Wednesday, April 29, 2009

Hesitant Acceptance

I finally decided to wave that white flag and accept who I am. "Yes I am just another tourist. Yes I am looking for a tour. No I don't want to buy any sourvenirs. No I don't have any spare change for you."

It actually felt good, or at least, easier. But I guess that's what bothers me; how we can see someone like a handicapped mother ask for something to eat, and most likely mean it, then turn out heads, walk past, and pretend the whole episode never happened. I always wonder how other tourists interpret interactions like that. I wonder if those things creep into their mind well after they return home or if they just pack it as slight inconvenience in what overall was "another lovely trip".

So where does tourism stand? This past week I kept trying to be tolerant of it, to just accept it. "Most people are on vacation," I kept thinking. "Most people deserve a vacation, and people come to experience and learn of a culture they didn't know much of before. Isn't that already enough?" Maybe changing what we see isn't our responsibility.

But somewhere between one tourist complaining about how Machu Picchu "fucking sucked" and "wasn't impressive" (as if the world was built to impress him), and the fashion show of traditional Inca garments to ABBA's "Dancing Queen" on the train from Aguas Calientes, did I feel my critical juices bubbling again.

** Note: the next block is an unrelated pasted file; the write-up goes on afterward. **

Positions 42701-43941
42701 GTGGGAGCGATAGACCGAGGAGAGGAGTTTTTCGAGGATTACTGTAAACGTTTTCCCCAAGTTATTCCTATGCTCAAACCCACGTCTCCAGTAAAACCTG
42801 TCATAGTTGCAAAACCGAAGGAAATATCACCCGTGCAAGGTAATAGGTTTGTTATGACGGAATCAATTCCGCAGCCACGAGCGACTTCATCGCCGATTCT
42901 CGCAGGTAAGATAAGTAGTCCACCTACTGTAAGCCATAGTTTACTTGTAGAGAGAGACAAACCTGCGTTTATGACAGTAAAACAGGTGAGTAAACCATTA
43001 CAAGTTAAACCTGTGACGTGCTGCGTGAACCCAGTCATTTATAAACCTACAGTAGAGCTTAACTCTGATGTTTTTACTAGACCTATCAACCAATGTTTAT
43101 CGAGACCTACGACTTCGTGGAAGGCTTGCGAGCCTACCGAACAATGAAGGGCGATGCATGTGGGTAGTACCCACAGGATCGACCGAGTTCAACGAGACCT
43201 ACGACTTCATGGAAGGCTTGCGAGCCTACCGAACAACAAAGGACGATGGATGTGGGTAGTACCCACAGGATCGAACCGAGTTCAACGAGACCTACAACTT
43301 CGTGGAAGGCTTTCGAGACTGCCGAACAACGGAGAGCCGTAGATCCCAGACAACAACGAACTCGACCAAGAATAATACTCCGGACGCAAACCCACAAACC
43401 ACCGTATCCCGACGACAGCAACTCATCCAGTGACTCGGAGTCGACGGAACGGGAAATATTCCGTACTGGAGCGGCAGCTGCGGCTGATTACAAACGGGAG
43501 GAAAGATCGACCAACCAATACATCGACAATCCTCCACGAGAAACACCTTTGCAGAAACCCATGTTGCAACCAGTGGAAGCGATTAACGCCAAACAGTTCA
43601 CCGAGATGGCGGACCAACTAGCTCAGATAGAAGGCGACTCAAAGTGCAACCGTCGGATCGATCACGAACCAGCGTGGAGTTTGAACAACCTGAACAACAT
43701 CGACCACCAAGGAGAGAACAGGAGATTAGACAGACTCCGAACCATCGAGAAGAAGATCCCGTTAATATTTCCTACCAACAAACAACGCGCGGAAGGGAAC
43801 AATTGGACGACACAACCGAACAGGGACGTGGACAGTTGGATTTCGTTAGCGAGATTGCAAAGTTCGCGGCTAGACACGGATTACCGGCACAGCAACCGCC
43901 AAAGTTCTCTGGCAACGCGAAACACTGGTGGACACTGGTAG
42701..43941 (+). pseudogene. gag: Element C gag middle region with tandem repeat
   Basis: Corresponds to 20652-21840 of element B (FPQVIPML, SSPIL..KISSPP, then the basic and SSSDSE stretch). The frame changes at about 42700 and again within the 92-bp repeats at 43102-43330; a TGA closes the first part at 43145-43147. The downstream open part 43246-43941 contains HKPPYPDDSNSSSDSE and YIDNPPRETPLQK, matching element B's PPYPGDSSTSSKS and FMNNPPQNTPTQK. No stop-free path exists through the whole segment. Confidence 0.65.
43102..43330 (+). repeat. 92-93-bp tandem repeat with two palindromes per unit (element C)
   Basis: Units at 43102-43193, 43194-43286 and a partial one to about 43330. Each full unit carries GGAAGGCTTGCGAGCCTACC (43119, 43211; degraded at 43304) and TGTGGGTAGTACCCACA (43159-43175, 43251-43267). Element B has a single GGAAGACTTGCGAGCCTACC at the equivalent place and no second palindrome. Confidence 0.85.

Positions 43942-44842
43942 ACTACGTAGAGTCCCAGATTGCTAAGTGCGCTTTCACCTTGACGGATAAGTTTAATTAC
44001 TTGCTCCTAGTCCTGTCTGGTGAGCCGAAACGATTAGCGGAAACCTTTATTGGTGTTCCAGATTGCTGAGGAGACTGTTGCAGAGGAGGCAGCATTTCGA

Something just didn't feel right about the whole thing, having two Peruvians parade down the isle of a train to an 80's hit and the passengers viciously snapping away photos. I could see the distaste in the "models'" faces. Hell, I dread doing Quiz Night at the hostel due to the verbal harassment and physical projectiles, I can't even imagine what it's like to dance around for people's entertainment.

But perhaps it should be viewed as an opportunity for cultural exchange, only the problem is that it isn't reciprocated. If Peruvians were allowed to travel to places like the US, in the same volumes as the amount of foreign tourists that come to their country, have us dance around in our traditional garments, and let them ignore our poor and hungry, then perhaps it would be okay. Maybe they too would make the same insensitive comments and assumptions we do. In fact, if we believe in the equality of the human design, they would. The thing is, that opportunity to be ignorant isn't there, and that's the problem.

Contrary to what others have told me, there is some value in being critical. You can't always be agreeable. Because if we are, we all march to the same cadence that the crowd dictates and not our own. Soon enough, traveling through the same motions becomes monotonous. Soon enough, snapping photo after photo becomes redundant. Soon enough, you start telling yourself that there's gotta be something more than this.

No comments: